from Stories I’d like to see:

Following the mistakes in the Texas Ebola story

By Steven Brill
October 14, 2014

A worker in a hazardous material suit is sprayed down by a co-worker after coming out of an apartment unit where a man diagnosed with the Ebola virus was staying in Dallas

1. Ebola and malpractice tort reform:

As we all now know, the death of Dallas Ebola patient Thomas Eric Duncan was preceded by what might have been a fatal mistake made by emergency-room doctors or nurses at the Texas Health Presbyterian Hospital. Although he showed up at the hospital complaining of Ebola-like symptoms and reportedly told a nurse that he had just arrived from Liberia, he was sent home with antibiotics.

Under assault by U.S.-led coalition, Islamic State may shift tactics

By David Axe
October 14, 2014

Militant Islamist fighters take part in a military parade along the streets of northern Raqqa province

This summer, Islamic State fighters swept into the expanse of desert straddling the Iraq-Syria border. Riding in pickup trucks mounted with heavy machine guns, supported by skilled snipers and at least one tank, the Islamists captured the town of Rabia on the Syrian side of the border.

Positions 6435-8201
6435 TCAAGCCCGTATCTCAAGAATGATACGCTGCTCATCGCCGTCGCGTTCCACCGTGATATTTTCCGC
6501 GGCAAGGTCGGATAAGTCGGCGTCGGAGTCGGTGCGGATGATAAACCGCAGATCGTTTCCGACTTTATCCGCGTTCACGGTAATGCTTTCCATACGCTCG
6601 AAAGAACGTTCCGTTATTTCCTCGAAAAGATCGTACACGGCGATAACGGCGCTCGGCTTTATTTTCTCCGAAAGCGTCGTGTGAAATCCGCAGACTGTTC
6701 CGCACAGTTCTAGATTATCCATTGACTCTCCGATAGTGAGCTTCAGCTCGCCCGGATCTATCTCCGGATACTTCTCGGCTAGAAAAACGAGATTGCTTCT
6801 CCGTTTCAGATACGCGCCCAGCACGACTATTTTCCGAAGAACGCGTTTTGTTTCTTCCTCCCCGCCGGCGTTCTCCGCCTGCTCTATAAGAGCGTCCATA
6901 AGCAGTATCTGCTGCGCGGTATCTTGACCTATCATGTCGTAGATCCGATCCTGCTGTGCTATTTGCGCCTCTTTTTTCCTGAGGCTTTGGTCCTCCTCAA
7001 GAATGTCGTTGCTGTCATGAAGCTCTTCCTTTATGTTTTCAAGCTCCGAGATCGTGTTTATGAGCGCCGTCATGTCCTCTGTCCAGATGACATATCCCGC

Read this to get a better understanding of how Ebola spreads

By Celine Gounder
October 13, 2014

A member of the CG Environmental HazMat team disinfects the entrance to the residence of a health worker at the Texas Health Presbyterian Hospital who has contracted Ebola in Dallas

The Centers for Disease Control and Prevention confirmed Sunday that a nurse at a Dallas hospital who cared for Thomas Eric Duncan, who died from Ebola last week, was the first person to become infected with the virus on U. S. soil. The nurse reportedly wore a gown, gloves, a mask and a face shield while caring for the Liberian national at Texas Health Presbyterian Hospital. Many, including CDC Director Tom Frieden, are questioning how the nurse became infected despite wearing the appropriate personal protective equipment, which should have shielded her from direct contact with Duncan and his bodily fluids.

Staying on the sidelines: In fight for Kobani, Turkey doesn’t see any good guys

By Andrew Finkel
October 13, 2014

Turkish Kurds watch the Syrian town of Kobani from near the Mursitpinar border crossing

ISTANBUL – Mayhem and civil war in Syria has become a grim spectator sport on the Turkish side of the border. Turkish Kurds gather on the hilltops overlooking the smoldering Syrian town of Kobani, under siege from the Islamic State, also known as ISIS. They cheer and sing patriotic songs, certain that the town’s defenders, Kurdish fighters of the People’s Protection Units, hear them and take heart.

Here’s what it will take for Americans to start getting pay raises

By Robert Kuttner
October 13, 2014

Demonstrators rally to raise the hourly minimum wage for fast-food workers at City Hall in Seattle

What will it really take to give America a raise?

A lot of well-credentialed policy experts have been writing nonsense about why Americans can’t be paid more.